In July of 02 my two bestest buds and I were limping the dilapidated Diva
from where I'd bought her (Tortola) down to Trinidad for the major rebuild
I was pretty sure she needed (and I was right). On the way we suffered fuel
problems, broken steering
chains, disfunctional windlass
problems, running rigging
fires, decks that leaked like sieves every time it rained (and it rained buckets 3-4 times per day) and in the middle of the night off Rousseau, Dominica
, a blown water
pump on the Ford Lehman
. We tacked into the dying wind
all night until by dawn we were about a mile from shore. We then got the bright idea of seeing if a 40 hp Honda outboard
could tow a 46,000 lb. boat, and to our surprise (and annoyance, for not thinking of this at 11pm), it did. We anchored, exhausted and demoralized at 7am. As soon as we were confident that back-wind alone had set our anchor
sufficiently, we heard the put-put of a beat-up pirogue, and a gleaming smile welcomed us to Dominica
. His name was Rodney, and we told him of our plight, fearing that Dominica's reputatiion as an eco-tourism destination
precluded much in the way of repair infrastructure. He said he'd arrange a taxi and meet us in an hour at the street side of the hotel
we'd anchored in front of.
An hour later, we found Rodney and Anthony the Taxi Man waiting for us outside the hotel
. They first took us to Customs
to clear in, then to the "Ford Dealership" in town, which was a dour office on the third floor of a concrete-block building with shelves of dusty parts
and a poster of a 1993 Probe on the wall. The Dutch proprietor said he could have a water
pump shipped to us from the UK in about three weeks, for a mere $1800 USD. Then, Anthony got another idea: he knew somone who might know where to get a pump. We drove north for over an hour through the interior
of the island, then finally turned onto a dirt road and through razor-wire fencing into the Dominican Dept. of Transportation Motor
Pool. Huge road graders were hoisted high up on even huger lifts. He parked and went into the office, and a few minutes later came out with the Asst. Chief of the motor
pool, who thought immediately of two Ford engines he had on the grounds, one easier to get to than the other. We went to a cluttered storage
shed, and pulled an old baby buggy and a box of ten-year-old government
pay stubs off a rusting hulk that was once a tractor engine
. They got some tools, and Rodney and Anthony removed the water pump. The Chief said, "Go try it, if it works, come back and we'll talk about a price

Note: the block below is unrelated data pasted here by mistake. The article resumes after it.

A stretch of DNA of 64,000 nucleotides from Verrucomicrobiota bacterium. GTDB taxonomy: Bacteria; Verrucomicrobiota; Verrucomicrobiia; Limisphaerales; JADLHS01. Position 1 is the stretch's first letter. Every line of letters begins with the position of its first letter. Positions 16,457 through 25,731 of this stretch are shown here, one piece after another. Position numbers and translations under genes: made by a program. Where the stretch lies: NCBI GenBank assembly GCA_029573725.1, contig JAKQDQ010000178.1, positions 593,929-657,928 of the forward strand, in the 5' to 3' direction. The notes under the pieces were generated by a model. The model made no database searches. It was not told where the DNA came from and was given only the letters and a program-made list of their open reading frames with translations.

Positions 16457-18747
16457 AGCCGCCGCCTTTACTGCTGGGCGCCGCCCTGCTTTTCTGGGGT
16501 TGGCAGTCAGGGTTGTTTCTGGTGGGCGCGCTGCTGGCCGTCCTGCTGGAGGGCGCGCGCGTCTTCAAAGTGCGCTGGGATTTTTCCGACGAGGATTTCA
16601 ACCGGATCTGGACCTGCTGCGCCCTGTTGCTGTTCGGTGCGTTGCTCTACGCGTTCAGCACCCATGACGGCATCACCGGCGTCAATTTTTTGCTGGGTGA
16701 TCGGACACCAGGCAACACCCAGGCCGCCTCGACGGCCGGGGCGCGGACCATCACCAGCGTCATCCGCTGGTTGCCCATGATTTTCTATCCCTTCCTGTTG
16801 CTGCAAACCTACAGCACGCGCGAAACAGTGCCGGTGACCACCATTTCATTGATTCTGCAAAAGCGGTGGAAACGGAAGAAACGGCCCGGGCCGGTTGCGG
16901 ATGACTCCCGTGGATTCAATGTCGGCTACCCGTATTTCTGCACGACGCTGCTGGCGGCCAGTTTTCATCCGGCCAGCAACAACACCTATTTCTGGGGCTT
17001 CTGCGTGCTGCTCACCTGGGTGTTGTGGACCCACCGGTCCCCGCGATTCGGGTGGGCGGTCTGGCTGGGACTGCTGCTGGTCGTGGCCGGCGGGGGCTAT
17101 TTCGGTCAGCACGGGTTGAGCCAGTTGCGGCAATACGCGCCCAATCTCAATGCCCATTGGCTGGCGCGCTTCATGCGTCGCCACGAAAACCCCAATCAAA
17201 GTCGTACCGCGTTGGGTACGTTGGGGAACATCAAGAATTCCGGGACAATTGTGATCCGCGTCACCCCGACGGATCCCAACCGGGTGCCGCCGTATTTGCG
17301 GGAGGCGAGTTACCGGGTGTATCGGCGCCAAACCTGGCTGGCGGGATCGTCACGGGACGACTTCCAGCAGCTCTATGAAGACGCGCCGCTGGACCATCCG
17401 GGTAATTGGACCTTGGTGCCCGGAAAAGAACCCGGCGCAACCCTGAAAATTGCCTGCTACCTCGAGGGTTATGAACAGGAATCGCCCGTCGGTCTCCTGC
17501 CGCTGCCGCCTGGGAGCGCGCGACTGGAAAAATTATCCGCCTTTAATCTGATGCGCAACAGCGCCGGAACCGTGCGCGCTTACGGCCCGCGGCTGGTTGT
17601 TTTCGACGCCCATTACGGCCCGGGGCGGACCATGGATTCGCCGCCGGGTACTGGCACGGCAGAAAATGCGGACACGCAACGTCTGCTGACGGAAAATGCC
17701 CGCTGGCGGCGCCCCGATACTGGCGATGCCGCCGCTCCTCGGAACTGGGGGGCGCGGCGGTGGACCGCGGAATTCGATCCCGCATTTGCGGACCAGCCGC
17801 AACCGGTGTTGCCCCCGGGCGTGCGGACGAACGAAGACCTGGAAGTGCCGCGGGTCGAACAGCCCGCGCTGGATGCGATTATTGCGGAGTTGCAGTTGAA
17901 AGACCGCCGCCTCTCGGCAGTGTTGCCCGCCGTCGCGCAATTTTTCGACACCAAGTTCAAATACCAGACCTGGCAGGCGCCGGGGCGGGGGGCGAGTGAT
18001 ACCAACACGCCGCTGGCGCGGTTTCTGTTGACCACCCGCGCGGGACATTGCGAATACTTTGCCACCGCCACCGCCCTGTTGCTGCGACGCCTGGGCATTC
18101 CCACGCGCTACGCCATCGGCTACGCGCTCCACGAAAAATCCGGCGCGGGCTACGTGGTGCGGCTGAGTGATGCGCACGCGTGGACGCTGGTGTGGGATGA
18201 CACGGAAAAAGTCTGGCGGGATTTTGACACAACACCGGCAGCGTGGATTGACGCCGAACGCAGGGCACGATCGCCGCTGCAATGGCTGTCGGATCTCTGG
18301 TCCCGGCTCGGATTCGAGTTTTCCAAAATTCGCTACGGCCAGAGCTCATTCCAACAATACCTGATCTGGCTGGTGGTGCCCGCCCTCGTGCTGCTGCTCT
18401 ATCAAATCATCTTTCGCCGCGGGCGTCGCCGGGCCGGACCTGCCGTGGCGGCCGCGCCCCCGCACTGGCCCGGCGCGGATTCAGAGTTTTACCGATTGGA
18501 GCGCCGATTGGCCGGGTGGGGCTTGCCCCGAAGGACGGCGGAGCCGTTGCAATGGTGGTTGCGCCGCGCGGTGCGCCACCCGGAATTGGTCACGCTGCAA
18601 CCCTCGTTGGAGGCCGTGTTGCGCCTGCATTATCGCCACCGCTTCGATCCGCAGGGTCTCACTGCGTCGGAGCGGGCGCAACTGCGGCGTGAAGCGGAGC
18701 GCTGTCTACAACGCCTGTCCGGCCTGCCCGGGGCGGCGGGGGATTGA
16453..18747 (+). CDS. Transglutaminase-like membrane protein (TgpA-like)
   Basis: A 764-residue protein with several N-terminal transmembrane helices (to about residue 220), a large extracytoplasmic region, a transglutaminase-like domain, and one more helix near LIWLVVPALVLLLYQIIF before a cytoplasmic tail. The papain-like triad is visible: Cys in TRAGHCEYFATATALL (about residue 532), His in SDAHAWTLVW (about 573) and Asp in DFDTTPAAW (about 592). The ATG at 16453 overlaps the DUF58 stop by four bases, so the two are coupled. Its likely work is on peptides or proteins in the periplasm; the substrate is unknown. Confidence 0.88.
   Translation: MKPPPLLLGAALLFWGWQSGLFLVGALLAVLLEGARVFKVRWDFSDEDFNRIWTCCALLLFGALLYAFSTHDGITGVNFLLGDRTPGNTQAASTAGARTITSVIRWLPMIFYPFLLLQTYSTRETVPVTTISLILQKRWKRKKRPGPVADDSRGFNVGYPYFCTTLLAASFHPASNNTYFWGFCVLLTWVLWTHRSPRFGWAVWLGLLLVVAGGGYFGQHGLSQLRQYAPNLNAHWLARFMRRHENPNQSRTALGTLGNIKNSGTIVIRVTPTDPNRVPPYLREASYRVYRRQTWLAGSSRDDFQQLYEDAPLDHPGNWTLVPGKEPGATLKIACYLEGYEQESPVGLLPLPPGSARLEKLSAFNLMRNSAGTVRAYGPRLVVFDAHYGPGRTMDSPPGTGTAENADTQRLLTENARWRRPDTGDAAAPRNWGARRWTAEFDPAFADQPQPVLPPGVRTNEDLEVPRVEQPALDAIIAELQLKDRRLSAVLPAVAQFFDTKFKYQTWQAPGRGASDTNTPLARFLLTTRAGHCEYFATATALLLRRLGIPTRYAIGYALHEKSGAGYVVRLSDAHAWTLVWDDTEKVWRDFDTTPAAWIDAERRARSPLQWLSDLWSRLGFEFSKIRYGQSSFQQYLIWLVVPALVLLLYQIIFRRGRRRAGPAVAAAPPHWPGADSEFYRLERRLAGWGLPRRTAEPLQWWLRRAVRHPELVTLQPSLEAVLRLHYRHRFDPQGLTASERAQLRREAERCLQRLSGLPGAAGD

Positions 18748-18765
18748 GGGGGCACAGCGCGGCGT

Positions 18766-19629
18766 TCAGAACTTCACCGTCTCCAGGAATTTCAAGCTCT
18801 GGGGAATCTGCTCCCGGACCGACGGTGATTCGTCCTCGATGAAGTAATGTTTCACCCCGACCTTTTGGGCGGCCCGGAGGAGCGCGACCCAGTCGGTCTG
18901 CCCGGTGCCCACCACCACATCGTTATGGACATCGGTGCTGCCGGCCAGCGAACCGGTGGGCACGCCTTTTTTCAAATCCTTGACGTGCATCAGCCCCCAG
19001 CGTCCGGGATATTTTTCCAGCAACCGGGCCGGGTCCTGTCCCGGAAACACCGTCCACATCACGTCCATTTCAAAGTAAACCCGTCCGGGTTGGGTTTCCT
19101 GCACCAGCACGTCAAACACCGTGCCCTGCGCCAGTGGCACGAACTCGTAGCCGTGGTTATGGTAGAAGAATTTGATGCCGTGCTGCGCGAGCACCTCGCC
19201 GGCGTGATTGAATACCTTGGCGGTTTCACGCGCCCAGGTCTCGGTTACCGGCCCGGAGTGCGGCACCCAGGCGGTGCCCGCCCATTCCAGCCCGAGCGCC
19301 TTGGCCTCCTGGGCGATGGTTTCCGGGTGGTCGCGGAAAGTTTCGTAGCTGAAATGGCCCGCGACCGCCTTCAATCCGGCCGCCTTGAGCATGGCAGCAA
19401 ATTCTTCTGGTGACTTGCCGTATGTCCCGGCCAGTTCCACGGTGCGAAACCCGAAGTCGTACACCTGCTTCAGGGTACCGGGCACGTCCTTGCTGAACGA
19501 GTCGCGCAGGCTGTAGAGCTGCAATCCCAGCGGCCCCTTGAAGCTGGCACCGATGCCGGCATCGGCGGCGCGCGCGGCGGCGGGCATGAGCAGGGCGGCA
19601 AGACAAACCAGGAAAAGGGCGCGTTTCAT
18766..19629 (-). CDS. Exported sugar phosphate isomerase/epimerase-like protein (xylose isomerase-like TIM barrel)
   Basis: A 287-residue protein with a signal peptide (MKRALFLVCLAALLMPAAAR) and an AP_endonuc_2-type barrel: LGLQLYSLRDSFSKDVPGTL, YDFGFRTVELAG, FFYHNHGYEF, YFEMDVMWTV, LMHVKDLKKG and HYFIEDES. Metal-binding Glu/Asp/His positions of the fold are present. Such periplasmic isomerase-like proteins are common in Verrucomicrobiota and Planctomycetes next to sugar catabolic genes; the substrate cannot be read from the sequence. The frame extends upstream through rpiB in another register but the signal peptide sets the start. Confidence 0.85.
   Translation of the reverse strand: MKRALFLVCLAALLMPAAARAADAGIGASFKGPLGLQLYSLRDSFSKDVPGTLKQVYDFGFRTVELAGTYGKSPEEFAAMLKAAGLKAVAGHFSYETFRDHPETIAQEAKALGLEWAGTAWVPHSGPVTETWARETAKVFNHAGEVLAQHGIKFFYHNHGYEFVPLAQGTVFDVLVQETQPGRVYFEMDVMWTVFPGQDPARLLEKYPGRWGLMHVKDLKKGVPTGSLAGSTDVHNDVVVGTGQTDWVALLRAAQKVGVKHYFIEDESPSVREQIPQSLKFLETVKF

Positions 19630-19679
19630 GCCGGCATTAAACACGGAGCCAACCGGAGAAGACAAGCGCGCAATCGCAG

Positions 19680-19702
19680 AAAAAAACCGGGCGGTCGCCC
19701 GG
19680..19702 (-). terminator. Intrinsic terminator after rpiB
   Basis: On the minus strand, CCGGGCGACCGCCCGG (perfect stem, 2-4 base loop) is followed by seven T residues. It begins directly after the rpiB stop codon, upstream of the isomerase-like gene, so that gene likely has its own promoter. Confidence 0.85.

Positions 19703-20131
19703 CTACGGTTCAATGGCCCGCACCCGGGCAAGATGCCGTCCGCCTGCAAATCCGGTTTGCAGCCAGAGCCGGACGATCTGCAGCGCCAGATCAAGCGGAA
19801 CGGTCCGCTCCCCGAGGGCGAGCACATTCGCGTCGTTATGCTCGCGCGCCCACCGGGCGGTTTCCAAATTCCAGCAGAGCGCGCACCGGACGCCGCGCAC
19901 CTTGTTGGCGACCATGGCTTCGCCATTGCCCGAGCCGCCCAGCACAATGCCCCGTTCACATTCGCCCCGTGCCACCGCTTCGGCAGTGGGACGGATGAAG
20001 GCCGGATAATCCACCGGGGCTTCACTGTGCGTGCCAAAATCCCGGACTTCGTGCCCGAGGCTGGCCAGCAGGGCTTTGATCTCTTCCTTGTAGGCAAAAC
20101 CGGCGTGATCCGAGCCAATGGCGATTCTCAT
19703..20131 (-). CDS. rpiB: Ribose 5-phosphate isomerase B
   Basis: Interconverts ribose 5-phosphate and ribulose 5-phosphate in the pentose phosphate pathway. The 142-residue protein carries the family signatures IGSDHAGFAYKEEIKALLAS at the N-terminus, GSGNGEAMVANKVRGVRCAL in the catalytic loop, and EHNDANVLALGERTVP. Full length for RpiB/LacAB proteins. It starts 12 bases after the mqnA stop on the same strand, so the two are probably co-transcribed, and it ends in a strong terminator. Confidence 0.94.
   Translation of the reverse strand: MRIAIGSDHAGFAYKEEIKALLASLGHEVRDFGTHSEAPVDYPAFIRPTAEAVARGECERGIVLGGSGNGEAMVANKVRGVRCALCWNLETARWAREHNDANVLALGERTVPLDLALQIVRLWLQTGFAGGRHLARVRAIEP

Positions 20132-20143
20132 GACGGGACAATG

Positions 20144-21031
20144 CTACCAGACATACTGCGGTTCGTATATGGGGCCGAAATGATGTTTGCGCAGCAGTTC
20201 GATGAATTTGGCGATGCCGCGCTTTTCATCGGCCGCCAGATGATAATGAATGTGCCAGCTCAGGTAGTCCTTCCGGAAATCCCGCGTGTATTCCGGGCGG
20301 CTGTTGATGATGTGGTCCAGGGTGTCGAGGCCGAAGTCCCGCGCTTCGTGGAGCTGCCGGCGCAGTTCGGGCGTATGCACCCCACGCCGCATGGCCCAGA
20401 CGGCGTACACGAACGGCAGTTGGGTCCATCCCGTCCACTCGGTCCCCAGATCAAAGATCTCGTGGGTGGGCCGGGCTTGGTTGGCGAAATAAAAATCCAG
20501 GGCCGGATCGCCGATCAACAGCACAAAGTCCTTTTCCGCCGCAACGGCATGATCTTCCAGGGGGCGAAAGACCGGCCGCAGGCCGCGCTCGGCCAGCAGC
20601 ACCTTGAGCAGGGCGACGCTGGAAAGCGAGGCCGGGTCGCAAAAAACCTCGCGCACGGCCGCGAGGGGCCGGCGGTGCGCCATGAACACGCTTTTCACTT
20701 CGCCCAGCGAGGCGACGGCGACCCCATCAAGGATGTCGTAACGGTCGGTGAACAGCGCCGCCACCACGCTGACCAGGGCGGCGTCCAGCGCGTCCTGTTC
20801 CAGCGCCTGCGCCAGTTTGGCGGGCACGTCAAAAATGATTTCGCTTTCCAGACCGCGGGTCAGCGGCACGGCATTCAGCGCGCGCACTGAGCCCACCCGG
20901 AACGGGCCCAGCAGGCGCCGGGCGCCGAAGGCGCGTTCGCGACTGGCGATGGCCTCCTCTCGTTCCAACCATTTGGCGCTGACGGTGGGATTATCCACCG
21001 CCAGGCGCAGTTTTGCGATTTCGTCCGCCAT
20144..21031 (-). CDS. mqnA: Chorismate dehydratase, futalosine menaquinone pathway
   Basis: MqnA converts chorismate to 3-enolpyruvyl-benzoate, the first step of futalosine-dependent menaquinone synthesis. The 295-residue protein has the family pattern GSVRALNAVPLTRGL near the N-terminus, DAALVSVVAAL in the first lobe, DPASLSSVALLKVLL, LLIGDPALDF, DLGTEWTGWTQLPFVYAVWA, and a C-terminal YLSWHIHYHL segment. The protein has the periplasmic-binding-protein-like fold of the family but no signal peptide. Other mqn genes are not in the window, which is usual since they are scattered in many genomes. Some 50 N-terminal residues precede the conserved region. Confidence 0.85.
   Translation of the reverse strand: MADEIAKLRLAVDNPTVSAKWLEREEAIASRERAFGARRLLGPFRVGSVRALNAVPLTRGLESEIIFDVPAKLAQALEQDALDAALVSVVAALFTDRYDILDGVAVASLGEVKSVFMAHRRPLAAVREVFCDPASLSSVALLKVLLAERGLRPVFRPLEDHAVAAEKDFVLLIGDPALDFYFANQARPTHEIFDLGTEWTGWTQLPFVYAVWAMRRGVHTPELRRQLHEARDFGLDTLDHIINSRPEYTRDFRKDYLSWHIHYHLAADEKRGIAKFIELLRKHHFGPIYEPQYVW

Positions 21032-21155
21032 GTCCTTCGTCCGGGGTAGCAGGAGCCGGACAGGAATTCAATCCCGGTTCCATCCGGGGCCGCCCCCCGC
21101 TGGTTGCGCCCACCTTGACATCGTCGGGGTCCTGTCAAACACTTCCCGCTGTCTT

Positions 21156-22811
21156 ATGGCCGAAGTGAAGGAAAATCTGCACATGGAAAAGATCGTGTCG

." We drove down-island, went to the boat, and while the bolt pattern worked, the geometry of the plumbing
conflicted with the manifold...damn, so near and yet so far.
We radioed Rodney and said we had no joy, and needed to go back up to the motor pool. An hour later, we met Rodney and Anthony again and went back, catching the whole place about to close up for the week; it was 4pm on a Friday. The Chief led us to the second engine
he had in mind...through a jungle path to an outer warehouse made of 6" steel
grating, and locked since time immemorial. No one knew where the key to it was, and the engine in question sat about four feet inside the gate with the water pump side facing away from us (of course). Rodney and Anthony first tried to tip the 800 lb+ engine over with a 4x4, breaking it in half. Then they took a long iron pipe and patiently dug a hole next to the engine until it finally just fell over. They reached through the grating and unmounted the pump, and my heart skipped a beat when it wasn't sure that it would could be wiggled through the grating. Here's a photo
of that mission, and one of our prize: http://www.cruisersforum.com/gallery...500&userid=945
We had brought our original pump with us, and it was an exact match. The Chief asked for $100 EC (roughly 40 bucks US), I paid it gladly and we went back to Rousseau. I paid Rodney and Anthony $100 US for all their efforts that long 12-hour day; an even better bargain considering the hundred included a trip to the airport
for one of our crew at 6am the next morning. On board, installed with some liquid gasket
, it fit like a glove, and we held our breaths while testing it with the engine running. It held water...it pumped water...and the temp gauge actually ran about 10 degrees cooler
than it had previously. We were back in business!
The next morning, we got a bit worried about having pre-paid for the airport
trip, as 6am came and went. 6:15, 6:20...finally, at 6:30, a different taxi came roaring up, and Rodney hopped out of the passenger seat, uttering a torrent of apologies about their lateness; evidently Anthony blew his windfall of the previous day on rum
and was AWOL that morning. Rodney had roused another driver and got there as soon as he could. They got our crewman to the airport in plenty of time, and he wouldn't take another penny for his gallantry.
If it wasn't for Rodney the boat boy...who knew Anthony the taxi driver...who knew Mssr. La Chief...today Diva
would be mouldering away in the jungle on Dominica, instead of (fingers crossed) a few months away from being resplashed in Chaguaramas.
All I can say is, God Bless Boat Boys.